I know the setup is different now, but having to create blue prints for things like ladders (which I’ve done) makes it less intuitive to use as software and throws out a simple but valuable tool. This is one of the reasons I left Unity, there were simply not enough things at the base level you could plug in, so you could work on your game and as an Indie developer.

Part of the draw to UDK is to engage in the process of creating a game with fewer roadblocks to creativity. Making blue prints for these things is not a creative endeavor for me and probably others like me, so I’m feeling somewhat disappointed that a whole bunch of tools has gone away.

Blueprints are actually made specifically for people like you–where you don’t have to know programming to be able to create gameplay, it’s setup in a format that is much easier to understand.

In ‘Place’ mode you can select ‘All Classes’ and find a lot of things you are looking for!

Stuff like audio (only 1 class needed now!), physics constraints (all the same classes from UDK) etc. Navigation is handled using volumes now, should be much better to set up than UE3. Things like jump pads and ladders are things that are too ‘game specific’, and its much better to make them easy to build yourself and customize to your needs, than try and build one version that will work for everyone!

I don’t object to the new Blueprints system, the system is robust and superior kismet. I’m simply saying there were tools that made dummying up gameplay quickly much better. For instance the ladder, portal, and physics class objects like hinges. I honestly don’t even know where to find the hinges if you don’t grab them from the example content game, and I’m not sure how that is supposed to be clear to people.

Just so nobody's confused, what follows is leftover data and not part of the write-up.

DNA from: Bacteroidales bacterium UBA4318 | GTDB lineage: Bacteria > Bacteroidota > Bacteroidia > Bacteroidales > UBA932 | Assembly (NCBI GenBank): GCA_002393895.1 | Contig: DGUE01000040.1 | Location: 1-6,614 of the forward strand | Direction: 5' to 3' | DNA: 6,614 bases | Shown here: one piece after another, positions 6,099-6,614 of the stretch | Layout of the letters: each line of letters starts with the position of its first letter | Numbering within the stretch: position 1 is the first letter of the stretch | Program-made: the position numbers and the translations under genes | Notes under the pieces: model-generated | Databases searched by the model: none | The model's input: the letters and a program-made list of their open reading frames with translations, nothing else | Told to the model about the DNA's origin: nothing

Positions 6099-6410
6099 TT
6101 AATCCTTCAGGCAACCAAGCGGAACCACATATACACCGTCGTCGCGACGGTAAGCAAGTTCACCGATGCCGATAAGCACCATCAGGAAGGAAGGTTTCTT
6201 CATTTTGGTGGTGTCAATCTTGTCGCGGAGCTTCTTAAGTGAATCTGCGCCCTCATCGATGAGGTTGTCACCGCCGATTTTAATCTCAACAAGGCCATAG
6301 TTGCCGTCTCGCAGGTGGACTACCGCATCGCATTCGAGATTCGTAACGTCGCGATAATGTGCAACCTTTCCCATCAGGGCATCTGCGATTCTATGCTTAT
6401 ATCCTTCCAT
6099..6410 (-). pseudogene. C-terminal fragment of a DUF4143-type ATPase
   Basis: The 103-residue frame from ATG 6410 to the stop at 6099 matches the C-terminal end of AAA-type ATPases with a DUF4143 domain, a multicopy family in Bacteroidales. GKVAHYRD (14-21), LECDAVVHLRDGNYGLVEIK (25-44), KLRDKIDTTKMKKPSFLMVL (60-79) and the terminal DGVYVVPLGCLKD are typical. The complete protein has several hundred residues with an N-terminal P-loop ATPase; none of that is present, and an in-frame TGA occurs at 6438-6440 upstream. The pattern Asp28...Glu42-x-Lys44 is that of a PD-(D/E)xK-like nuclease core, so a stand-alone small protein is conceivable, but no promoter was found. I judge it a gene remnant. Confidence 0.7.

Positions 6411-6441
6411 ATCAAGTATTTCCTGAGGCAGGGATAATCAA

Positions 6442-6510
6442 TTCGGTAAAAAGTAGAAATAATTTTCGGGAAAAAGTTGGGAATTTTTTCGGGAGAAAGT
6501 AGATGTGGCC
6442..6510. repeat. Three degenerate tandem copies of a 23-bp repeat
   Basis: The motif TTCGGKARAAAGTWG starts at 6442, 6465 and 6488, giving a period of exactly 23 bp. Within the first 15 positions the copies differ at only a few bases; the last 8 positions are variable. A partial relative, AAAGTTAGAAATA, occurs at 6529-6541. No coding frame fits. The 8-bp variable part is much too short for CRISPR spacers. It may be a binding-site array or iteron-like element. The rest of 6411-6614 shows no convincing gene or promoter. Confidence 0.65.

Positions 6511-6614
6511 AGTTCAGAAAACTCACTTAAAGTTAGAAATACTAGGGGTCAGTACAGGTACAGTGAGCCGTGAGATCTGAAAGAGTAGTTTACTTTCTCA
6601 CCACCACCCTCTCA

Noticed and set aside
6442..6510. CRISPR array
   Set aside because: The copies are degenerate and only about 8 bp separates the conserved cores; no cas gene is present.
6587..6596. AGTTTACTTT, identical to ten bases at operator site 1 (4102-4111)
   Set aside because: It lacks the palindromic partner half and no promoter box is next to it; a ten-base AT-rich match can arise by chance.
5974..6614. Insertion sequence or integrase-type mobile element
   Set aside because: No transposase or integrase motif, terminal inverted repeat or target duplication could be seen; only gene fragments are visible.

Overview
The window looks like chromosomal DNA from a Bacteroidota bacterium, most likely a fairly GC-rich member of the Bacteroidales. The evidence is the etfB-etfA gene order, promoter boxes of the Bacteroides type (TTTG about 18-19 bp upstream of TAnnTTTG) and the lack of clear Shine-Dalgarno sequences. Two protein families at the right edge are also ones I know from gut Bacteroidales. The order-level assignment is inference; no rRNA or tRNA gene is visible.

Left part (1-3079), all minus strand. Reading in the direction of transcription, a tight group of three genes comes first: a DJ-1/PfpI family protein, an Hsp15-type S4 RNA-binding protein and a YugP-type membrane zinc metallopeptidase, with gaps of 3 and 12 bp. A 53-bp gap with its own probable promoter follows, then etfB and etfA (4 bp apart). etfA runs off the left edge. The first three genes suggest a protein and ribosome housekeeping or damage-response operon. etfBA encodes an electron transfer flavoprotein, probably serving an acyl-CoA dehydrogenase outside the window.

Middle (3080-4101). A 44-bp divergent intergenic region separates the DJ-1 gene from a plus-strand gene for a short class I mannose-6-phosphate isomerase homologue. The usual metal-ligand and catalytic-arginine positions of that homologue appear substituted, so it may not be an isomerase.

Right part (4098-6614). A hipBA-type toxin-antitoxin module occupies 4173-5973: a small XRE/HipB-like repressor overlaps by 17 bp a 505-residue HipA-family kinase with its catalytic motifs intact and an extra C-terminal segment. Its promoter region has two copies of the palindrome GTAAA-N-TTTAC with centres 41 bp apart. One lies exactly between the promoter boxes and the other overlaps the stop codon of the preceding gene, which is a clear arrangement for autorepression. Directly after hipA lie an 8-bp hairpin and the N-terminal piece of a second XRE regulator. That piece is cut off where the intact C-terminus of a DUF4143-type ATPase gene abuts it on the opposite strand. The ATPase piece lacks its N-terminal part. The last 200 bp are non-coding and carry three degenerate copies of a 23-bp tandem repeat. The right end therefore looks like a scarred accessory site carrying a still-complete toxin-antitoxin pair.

I’m suggesting that there are some valuable things missing, not commenting overall that I don’t like the new layout. I like the Modes, and how it is populated with the various tools, it’s more intuitive.

The navmesh tools are much simpler to use, so far they are instantaneous calculations which is amazing.

I’m still going to advocate for having the physics tools in the modes… hinges and that sort, unless they are simply hiding somewhere else, if they are, they are truly hidden. I don’t think that it’s good to hide amazing tools.